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Commons DemocracyReading the Politics of Participation in the Early United States$
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Dana D. Nelson

Print publication date: 2015

Print ISBN-13: 9780823268382

Published to Fordham Scholarship Online: May 2016

DOI: 10.5422/fordham/9780823268382.001.0001

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The Privatizing State

The Privatizing State

The Pioneers and the Closing of the Legal Commons

Chapter:
(p.84) 3 The Privatizing State
Source:
Commons Democracy
Author(s):

Dana D. Nelson

Publisher:
Fordham University Press
DOI:10.5422/fordham/9780823268382.003.0004

Chapter 3 studies Cooper’s early novel The Pioneers (1826). So familiarly analyzed by the myth and symbol critics as an account of the conflict between “nature and civilization,” and by environmental critics as a depiction of man’s inherent greed and wastefulness, it becomes something more nuanced and historical when viewed with questions of the commons in mind. From this angle, Cooper’s novel, set in the 1790s, appears less a simple, mythic account of “man’s” transition from the state of “nature” into “civilization,” and more a carefully historicized account of how people distributed access to shared goods and constructed vernacular systems of social order, “fair play,” or “the peace,” on the frontier. In particular, it details how local actors reacted to the imposition of a top-down and more systematized (“modern”) legal system, engineered through the combined force of state/federal government and private capital.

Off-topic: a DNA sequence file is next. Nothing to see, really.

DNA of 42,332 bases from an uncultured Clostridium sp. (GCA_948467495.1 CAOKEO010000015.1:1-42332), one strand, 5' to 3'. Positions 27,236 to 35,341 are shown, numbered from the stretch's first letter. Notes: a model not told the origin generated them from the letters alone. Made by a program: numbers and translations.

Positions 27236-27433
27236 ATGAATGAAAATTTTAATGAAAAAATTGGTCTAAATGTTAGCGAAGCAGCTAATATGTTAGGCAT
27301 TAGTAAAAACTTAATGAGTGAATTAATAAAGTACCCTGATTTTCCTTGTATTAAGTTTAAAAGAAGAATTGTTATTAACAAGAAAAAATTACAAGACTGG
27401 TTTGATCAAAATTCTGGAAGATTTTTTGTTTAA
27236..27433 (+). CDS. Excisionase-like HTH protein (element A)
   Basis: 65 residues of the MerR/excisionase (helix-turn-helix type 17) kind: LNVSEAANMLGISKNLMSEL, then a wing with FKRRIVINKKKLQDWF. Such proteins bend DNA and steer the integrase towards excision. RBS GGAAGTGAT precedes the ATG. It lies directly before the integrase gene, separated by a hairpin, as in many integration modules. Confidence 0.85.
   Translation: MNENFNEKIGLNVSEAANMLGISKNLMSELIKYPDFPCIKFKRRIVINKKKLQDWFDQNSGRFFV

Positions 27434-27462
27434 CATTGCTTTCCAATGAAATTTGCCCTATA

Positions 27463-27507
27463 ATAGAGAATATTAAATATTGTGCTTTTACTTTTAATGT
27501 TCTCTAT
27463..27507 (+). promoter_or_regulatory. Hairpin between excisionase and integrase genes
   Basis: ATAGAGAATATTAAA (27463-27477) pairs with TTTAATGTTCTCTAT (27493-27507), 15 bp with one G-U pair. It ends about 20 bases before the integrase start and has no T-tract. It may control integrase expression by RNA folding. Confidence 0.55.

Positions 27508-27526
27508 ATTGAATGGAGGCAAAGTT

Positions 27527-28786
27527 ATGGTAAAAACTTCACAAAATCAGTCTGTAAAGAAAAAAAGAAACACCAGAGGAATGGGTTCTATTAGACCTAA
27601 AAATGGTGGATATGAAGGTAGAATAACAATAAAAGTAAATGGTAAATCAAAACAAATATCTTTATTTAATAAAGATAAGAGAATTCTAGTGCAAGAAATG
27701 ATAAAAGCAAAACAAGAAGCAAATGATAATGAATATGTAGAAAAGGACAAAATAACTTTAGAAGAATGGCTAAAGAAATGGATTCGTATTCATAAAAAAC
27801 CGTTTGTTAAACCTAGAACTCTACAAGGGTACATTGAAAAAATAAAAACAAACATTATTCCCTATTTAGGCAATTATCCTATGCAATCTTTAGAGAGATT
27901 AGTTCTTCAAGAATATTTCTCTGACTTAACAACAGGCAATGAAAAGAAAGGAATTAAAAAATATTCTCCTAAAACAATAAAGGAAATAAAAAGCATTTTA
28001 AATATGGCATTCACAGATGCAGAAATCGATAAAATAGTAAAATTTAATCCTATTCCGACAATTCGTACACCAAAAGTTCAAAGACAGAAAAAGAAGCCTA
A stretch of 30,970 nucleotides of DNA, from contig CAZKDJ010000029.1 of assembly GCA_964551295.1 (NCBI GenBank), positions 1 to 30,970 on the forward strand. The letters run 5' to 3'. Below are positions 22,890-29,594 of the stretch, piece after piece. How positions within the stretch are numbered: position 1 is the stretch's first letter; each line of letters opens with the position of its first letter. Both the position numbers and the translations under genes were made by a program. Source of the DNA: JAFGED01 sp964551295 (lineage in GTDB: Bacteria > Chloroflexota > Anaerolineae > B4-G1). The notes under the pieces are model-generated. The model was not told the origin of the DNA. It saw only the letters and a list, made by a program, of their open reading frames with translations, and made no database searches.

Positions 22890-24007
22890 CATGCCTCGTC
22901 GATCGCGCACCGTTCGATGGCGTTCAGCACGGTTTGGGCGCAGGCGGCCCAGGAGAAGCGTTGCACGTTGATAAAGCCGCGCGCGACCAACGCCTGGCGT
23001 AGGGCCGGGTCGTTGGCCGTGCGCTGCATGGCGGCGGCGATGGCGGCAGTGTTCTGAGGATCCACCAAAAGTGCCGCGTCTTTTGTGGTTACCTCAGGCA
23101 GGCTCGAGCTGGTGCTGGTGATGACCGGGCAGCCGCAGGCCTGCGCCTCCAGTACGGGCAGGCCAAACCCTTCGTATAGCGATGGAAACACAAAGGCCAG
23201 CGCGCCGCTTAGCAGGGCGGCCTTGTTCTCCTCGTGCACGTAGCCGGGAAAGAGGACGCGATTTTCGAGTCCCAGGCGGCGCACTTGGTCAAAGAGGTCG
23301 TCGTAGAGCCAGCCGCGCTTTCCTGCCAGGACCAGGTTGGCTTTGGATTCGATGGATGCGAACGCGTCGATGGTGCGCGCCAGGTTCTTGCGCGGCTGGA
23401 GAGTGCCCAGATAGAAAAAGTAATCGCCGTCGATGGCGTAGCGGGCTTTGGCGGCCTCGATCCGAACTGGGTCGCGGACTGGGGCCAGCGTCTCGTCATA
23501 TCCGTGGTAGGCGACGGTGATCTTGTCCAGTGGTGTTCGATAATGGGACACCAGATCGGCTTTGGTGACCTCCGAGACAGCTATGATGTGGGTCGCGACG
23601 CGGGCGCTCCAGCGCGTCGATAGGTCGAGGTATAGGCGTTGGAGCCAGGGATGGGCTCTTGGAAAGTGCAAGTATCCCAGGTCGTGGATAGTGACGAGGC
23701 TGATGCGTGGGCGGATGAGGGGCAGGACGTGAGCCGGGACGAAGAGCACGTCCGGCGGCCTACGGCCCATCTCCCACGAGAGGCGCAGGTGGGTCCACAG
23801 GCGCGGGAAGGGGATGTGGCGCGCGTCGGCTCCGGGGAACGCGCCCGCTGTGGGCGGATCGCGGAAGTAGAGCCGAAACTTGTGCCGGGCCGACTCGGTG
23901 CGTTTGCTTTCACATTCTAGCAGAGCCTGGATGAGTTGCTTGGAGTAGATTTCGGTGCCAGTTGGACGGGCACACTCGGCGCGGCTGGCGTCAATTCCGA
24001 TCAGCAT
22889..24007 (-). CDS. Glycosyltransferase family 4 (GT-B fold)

Keywords:   betterment, democratic commons, enclosure, localized law, state law, tragedy of the commons

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